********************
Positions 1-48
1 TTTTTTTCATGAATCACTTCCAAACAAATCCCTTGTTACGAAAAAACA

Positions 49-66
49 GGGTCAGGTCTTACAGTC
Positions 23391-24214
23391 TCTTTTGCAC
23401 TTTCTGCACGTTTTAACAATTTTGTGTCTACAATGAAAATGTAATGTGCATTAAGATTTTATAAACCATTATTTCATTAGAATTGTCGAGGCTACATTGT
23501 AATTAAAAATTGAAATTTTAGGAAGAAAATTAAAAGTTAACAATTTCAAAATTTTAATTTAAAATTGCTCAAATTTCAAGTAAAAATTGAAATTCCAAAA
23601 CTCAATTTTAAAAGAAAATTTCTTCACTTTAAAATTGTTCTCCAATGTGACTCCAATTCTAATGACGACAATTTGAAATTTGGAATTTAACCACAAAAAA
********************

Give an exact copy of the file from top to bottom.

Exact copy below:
Positions 1-48
1 TTTTTTTCATGAATCACTTCCAAACAAATCCCTTGTTACGAAAAAACA

Positions 49-66
49 GGGTCAGGTCTTACAGTC
Positions 23391-24214
23391 TCTTTTGCAC
23401 TTTCTGCACGTTTTAACAATTTTGTGTCTACAATGAAAATGTAATGTGCATTAAGATTTTATAAACCATTATTTCATTAGAATTGTCGAGGCTACATTGT
23501 AATTAAAAATTGAAATTTTAGGAAGAAAATTAAAAGTTAACAATTTCAAAATTTTAATTTAAAATTGCTCAAATTTCAAGTAAAAATTGAAATTCCAAAA
23601 CTCAATTTTAAAAGAAAATTTCTTCACTTTAAAATTGTTCTCCAATGTGACTCCAATTCTAATGACGACAATTTGAAATTTGGAATTTAACCACAAAAAA